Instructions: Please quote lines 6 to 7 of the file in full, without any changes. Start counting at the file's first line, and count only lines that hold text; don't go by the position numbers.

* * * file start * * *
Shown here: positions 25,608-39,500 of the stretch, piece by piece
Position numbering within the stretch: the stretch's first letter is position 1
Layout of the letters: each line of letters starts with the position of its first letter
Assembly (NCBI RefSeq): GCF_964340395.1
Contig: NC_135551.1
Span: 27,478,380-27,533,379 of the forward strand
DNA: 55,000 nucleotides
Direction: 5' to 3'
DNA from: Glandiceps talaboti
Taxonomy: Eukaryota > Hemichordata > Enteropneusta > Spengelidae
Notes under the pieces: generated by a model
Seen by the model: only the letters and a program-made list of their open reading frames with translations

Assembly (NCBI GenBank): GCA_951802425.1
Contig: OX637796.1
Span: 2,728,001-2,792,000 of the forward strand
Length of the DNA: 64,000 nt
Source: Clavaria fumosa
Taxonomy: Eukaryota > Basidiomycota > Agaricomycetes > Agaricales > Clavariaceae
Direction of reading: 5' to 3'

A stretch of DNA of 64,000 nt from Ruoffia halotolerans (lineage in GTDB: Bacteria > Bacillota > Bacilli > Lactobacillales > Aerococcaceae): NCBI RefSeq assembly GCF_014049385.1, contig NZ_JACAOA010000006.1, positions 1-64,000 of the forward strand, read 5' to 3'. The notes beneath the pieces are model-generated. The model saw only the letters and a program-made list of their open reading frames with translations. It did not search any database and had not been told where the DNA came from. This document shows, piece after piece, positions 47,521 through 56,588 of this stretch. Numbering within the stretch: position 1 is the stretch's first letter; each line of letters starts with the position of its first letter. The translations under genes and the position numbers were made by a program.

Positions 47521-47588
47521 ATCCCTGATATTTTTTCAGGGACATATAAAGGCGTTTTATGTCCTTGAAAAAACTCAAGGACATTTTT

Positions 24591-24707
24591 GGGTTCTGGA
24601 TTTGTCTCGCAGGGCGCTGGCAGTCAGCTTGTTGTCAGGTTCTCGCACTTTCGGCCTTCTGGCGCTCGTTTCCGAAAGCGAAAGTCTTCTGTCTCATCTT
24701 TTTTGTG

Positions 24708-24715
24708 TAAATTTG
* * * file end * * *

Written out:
Span: 27,478,380-27,533,379 of the forward strand
DNA: 55,000 nucleotides